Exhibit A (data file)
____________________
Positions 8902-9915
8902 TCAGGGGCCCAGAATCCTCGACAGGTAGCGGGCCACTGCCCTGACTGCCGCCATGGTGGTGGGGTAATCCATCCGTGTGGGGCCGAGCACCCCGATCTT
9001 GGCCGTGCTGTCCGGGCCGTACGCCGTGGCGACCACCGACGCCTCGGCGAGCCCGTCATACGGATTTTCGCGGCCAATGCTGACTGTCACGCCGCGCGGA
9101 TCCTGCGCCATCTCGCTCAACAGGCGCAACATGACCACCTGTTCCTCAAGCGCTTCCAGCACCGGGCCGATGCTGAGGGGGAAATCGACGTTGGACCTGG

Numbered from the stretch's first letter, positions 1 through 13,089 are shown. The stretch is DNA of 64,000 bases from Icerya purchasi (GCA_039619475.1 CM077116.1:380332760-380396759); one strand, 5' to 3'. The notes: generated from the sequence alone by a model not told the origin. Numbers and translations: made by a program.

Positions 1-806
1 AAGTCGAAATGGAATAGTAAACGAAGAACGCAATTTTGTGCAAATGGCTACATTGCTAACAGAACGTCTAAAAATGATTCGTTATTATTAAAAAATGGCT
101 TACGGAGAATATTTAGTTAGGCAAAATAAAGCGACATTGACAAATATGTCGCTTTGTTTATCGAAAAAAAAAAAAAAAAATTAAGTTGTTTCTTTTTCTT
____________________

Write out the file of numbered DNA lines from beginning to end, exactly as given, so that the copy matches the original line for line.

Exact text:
Positions 8902-9915
8902 TCAGGGGCCCAGAATCCTCGACAGGTAGCGGGCCACTGCCCTGACTGCCGCCATGGTGGTGGGGTAATCCATCCGTGTGGGGCCGAGCACCCCGATCTT
9001 GGCCGTGCTGTCCGGGCCGTACGCCGTGGCGACCACCGACGCCTCGGCGAGCCCGTCATACGGATTTTCGCGGCCAATGCTGACTGTCACGCCGCGCGGA
9101 TCCTGCGCCATCTCGCTCAACAGGCGCAACATGACCACCTGTTCCTCAAGCGCTTCCAGCACCGGGCCGATGCTGAGGGGGAAATCGACGTTGGACCTGG

Numbered from the stretch's first letter, positions 1 through 13,089 are shown. The stretch is DNA of 64,000 bases from Icerya purchasi (GCA_039619475.1 CM077116.1:380332760-380396759); one strand, 5' to 3'. The notes: generated from the sequence alone by a model not told the origin. Numbers and translations: made by a program.

Positions 1-806
1 AAGTCGAAATGGAATAGTAAACGAAGAACGCAATTTTGTGCAAATGGCTACATTGCTAACAGAACGTCTAAAAATGATTCGTTATTATTAAAAAATGGCT
101 TACGGAGAATATTTAGTTAGGCAAAATAAAGCGACATTGACAAATATGTCGCTTTGTTTATCGAAAAAAAAAAAAAAAAATTAAGTTGTTTCTTTTTCTT